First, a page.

Rainbow Ranche Collection

Newspaper Page from The Farmer's Advocate, May 1907 The Farmer's Advocate May 31, 1907

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 Ao/d.SI. 3,o/
, 1907
TH       FARMER'S   AD V OCA     &
rning their* out to grass as soon as the
?s large enough.    Never stop giving them
birthright until they are  six months old.
i told quite recently by a neighbor, "I never
a calf longer than three months," but I have
the calves that were weaned at three and
• months of age, and none of them for me!
Mrs.   Wm.   Richards.
Experiences of  Successful Pig Raisers.
Editor Farmer's Advocate:
We have not had any such losses of spring pigs as
complained of in a recent issue of the Farmer's
Advocate for some years and do not know what
to attribute it to in cases where the sows have been
running out during the winter, as some of your
correspondents quote. In some cases it might be
caused by heavy feeding of barley chop. Barley
chop is not a good feed lor young pigs if fed exclusively, and I do not like it for sows either, when
approaching farrowing time. Perhaps if I give you
our methods of handling brood sows it might be helpful to some of your inquirers, as we have had good
success during the last few years raising pigs.
We breed the sows in the fall so as to bring them
in anywhere from January to March or April, accord-
ingj|as we have room and feed, etc. The sows generally run the pasture or stubble during the fall and
are not penned at all during winter. We have a
shed over which we thresh straw and they make
their beds in this straw stack all winter. Sometimes
if it is very cold they do not come out for two or
three days. They are fed dry chop in the open
air, and as they approach farrowing we gradually
change^from all barley to barley and oat   chop with
Editor Farmer's Advocate:
I have had the best of success with my pigs this
spring I ever had. I have not lost a pig only one
that got killed with cattle in getting out of the pen.
I never had a better lot of young pigs and better doers.
I saw your letter in the Advocate re seed grain.
I may say that the wheat I showed at Brandon and
got first prize with out of thirty-five exhibits I have
been growing for twenty-one years and the barley
that was first for twenty years and it is better now
than   when   I   got   it.
W. H. English.
Editor Farmer's Advocate:
Re losses of young pigs. My first three sows did
very well in March. One young sow in April had
ten, only two having hair on. These lived and the
balance died. My idea is that during the long, cold
winter the sows got almost no exercise, which is
the cause of pigs coming very fat and with no hair
on. These pigs cannot be raised. Sometimes they
live some days, but die in the end. Roots, bran, etc.,
may be better where there is little exercise, but good
pigs come with any kind of feed if the sows have lots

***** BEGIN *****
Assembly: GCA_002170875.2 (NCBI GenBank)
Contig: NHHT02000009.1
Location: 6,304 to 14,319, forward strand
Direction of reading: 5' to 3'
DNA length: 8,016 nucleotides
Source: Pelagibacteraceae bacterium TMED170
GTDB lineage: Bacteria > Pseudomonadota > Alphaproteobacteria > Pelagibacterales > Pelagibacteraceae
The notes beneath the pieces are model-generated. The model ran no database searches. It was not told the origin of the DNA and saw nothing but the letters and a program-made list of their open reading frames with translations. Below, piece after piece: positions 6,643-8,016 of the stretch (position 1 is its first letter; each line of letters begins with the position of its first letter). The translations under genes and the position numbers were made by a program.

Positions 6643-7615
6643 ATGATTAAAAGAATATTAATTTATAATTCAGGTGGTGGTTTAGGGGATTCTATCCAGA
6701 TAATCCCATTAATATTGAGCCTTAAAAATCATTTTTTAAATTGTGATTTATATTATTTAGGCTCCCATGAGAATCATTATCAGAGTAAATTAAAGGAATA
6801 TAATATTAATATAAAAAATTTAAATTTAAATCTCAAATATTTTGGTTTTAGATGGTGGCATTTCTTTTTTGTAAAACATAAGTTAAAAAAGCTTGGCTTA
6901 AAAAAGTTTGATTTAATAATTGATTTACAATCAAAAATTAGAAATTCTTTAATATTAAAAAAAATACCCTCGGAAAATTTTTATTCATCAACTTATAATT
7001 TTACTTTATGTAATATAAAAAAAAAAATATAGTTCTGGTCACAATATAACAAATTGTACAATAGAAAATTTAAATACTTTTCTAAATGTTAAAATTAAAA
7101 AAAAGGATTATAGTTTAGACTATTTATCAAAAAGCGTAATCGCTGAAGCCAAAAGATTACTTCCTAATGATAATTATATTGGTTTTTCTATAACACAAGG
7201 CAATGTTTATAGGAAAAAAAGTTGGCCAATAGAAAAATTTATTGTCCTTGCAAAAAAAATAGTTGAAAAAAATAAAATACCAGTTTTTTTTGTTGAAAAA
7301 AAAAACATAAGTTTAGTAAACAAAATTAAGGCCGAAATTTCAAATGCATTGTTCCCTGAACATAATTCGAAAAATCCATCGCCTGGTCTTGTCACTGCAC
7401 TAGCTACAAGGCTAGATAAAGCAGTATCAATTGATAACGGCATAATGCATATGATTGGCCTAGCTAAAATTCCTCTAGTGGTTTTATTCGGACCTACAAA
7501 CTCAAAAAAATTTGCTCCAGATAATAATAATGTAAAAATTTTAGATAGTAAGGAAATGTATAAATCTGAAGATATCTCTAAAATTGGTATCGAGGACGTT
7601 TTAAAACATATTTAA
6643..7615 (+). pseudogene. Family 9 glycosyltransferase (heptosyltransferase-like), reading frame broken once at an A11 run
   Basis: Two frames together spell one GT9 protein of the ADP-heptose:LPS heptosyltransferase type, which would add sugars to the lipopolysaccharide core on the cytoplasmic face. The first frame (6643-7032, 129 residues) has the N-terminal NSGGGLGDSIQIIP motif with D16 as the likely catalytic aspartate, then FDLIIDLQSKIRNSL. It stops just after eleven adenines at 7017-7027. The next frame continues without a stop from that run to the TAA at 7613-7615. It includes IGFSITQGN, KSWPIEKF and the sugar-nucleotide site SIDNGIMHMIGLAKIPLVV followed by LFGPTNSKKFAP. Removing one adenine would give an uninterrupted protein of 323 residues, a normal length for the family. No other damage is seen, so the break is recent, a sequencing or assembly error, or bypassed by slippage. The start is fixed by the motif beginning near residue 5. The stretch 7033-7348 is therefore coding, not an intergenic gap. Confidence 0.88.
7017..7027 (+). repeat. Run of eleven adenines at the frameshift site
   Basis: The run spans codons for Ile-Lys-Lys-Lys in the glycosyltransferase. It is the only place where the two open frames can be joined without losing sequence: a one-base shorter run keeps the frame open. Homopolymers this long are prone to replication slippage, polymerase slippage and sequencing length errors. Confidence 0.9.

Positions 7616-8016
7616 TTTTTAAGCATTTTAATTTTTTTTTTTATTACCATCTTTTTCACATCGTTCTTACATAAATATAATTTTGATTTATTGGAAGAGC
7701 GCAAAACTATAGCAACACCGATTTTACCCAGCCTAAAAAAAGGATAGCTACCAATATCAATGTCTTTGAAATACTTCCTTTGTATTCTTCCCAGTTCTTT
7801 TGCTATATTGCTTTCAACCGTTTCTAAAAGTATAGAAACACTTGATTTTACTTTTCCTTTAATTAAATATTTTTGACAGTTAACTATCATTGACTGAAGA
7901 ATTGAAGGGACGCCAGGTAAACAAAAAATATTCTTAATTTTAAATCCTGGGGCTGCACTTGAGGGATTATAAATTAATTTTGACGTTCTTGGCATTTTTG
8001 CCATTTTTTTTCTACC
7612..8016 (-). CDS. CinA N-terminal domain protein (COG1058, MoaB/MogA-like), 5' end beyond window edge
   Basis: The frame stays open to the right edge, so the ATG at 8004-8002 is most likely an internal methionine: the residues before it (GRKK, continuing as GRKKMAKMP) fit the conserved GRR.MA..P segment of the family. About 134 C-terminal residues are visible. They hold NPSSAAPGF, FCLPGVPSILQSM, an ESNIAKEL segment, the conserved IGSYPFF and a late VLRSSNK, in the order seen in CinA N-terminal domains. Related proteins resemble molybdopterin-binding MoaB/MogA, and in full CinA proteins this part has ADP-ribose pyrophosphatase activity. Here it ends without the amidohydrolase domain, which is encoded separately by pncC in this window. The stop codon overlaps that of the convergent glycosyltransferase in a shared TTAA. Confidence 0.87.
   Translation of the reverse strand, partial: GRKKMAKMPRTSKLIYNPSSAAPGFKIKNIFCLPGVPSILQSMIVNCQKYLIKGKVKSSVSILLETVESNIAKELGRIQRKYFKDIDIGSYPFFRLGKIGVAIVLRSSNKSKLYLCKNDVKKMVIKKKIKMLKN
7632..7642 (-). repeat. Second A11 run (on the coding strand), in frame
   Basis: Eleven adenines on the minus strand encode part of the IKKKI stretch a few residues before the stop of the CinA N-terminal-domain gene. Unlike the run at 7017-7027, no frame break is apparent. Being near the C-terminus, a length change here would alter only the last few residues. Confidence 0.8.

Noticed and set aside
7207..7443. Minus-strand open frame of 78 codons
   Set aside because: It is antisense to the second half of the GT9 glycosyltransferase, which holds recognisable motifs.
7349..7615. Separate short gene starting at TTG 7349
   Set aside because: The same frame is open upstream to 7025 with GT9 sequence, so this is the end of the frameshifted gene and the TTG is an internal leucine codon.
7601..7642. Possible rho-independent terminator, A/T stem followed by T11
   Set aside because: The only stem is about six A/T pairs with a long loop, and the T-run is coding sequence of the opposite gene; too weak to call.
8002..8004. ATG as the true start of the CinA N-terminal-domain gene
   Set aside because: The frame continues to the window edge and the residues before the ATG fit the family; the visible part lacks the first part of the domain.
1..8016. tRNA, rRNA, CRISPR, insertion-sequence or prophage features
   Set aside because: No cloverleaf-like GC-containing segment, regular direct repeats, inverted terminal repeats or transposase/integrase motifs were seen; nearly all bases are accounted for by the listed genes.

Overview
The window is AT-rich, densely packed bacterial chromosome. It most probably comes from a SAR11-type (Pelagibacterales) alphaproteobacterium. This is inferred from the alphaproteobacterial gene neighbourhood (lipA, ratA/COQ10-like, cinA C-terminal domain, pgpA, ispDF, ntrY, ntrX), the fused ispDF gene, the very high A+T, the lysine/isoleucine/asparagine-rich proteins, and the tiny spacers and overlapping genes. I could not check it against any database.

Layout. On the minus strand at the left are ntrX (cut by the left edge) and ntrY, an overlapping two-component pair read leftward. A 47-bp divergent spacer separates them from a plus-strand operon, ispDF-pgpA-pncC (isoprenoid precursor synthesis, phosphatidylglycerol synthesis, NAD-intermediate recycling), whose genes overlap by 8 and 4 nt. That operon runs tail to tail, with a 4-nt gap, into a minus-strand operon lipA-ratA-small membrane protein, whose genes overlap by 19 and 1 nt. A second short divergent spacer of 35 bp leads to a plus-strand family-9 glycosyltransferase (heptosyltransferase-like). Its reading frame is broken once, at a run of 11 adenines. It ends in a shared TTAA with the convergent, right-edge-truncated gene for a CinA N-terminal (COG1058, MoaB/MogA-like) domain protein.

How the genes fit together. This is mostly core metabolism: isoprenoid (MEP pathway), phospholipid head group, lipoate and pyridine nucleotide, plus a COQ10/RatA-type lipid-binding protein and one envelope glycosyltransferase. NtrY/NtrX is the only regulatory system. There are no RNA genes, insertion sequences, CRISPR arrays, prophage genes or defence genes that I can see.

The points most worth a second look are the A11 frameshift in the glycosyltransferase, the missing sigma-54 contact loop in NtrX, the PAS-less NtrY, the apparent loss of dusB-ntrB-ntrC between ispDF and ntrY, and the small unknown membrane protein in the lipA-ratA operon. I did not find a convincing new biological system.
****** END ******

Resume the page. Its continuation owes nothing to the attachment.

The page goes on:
of exercise.
My average so far is eight pigs to each sow.
There is a heavy loss throughout this part from
mares slipping foals, both those in the stable and on
the prairie.    Many mares are out all winter.
We heard a great deal about losses of young pigs
this year and think the main cause is from want of
exercise and too heavy feeding of the wrong kind of
feed for the sows when pregnant. Our sows, without
exception, as well as our herd boars, wintered outside,
and were fed almost entirely on oats either whole,
chopped or boiled, to give a little variety. Whether
or not this is scientific feeding we are not prepared
to say, but we are entirely satisfied with the result
so far.
The demand for young stock has been splendid
and it is keeping up well, and we do not anticipate
having many youngsters with us after they are old
enough to ship.
E. R. James.
A. B. Potter.
Editor Farmer's Advocate:
I have followed with great interest the articles
which appear from time to time in your paper on
pigs. I remember some time ago a neighbor wishing to ship a car of hogs to Winnipeg writing to some
of the principal dealers of that city for prices and
he got the same reply from all of them, ^offering so
much for "choice " hogs weighing from 150 to 225
Miss Trout.
Champion of the   Calgary Fat Stock Show shown by E. D. Adams, Calgary.
a little bran and sometimes a little shorts, the oat
chop being in. in creasing proportion. A week or ten
days before parturition we place the sows in pens
and commence feeding slop, oat chop, bran, shorts
and a little barley chop. When they are readv to
farrow they do so without any trouble, as their bowels
are lax, and they are strong and hardy from their
winter in the straw stack. The pigs come strong
and we usually raise from eleven to thirteen after
killing off the runts of the litter.
Last year we raised forty-seven pigs in four litters
and lost thirteen pigs in the same lour litters. That
was 78.3 per cent, raised, from an average litter of
fifteen pigs. This spring we are raising 74.5 per
cent. from an average litter of 15.5.
The drop in percentage raised this spring I attribute to our own fault, not the sows, as the pigs all
came strong, but the sows were in too small quarters.
During the summer the sows have the run of a
'brome grass pasture. I do not think there is anything more harmful for a brood sow than being
penned up during the greater part of the year, especially when our feeds in this country are so high in
Grass or roots, laxative feed, a good run, and; a
straw shed are some of the essentials in successful
swine raising; and about the surest road to failure
is keeping the sows in a close, warm pen the year
on foot and a cent less for light weights and heavy